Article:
When you share Jesus with them, sometimes you gotta wait till they’ve finally given up on their beloved belief system. Which may not happen for a mighty long time. They’d have to hit some crisis in their life (God forbid, but sometimes he goes there), which shakes their faith—and leaves a crack wide enough for the Holy Spirit to climb in. Till then they’re the walls of Jericho. Keep marching.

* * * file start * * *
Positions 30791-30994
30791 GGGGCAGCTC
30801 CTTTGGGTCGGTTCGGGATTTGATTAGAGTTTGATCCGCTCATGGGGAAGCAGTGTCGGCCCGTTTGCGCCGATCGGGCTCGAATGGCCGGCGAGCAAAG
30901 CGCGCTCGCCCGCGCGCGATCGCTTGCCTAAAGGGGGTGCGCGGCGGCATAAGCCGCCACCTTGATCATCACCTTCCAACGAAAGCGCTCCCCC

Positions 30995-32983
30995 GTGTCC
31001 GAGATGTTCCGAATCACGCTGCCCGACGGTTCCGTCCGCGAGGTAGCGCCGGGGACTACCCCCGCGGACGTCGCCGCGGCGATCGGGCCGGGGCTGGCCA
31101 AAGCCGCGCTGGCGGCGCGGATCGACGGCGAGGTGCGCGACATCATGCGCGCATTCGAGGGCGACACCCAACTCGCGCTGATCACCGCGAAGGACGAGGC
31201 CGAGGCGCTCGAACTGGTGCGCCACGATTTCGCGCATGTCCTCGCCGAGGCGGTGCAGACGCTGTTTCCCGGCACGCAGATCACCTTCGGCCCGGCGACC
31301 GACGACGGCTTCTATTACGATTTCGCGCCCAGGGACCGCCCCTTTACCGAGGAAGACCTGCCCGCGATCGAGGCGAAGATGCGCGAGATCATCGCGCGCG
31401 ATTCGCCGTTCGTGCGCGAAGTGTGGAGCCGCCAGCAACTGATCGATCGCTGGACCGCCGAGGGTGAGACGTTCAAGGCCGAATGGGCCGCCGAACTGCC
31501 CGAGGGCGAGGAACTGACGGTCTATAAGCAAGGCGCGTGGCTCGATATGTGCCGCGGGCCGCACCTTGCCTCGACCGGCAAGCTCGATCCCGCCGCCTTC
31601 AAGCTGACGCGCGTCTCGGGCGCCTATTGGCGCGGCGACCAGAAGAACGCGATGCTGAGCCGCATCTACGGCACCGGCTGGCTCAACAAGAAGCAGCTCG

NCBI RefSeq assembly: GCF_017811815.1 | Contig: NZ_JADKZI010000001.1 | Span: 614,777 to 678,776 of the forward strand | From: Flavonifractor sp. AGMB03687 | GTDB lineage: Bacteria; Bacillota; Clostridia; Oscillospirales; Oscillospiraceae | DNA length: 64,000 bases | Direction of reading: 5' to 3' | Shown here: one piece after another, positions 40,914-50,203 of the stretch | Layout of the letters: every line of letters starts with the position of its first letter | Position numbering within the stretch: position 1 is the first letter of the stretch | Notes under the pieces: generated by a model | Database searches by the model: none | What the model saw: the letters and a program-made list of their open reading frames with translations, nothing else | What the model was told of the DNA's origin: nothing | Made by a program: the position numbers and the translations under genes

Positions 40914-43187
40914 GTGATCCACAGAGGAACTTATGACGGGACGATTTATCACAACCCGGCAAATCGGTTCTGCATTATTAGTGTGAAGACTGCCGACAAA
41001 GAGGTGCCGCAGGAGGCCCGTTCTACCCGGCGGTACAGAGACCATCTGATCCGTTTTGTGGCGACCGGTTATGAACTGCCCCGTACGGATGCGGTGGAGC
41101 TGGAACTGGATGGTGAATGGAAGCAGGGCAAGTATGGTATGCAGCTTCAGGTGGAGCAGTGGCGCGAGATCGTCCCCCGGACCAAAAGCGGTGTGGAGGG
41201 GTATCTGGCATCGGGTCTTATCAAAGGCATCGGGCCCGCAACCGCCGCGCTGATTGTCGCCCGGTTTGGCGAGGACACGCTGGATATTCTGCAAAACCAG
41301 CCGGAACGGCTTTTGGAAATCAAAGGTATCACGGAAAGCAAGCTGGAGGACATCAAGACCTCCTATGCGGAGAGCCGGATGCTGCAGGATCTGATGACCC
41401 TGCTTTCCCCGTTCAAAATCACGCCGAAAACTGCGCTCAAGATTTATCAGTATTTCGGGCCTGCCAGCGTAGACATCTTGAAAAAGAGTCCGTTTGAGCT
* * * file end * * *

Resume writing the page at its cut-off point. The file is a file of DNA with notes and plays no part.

As for us Christians, we need to be careful lest we turn into that sort. We don’t get to make up our own beliefs. We gotta follow Jesus. He determines our beliefs; he’s right and we’re not. Every so often I find myself butting heads with a Christian who invented an idea which they’re sure is better than anything 20 centuries of Christian thinkers ever came up with. As if the Holy Spirit never inspired anyone else, least of all me. Simply put, they’re an eclectic disguised as a Christian, and they’re following their own path instead of Christ’s. It happens. Watch out.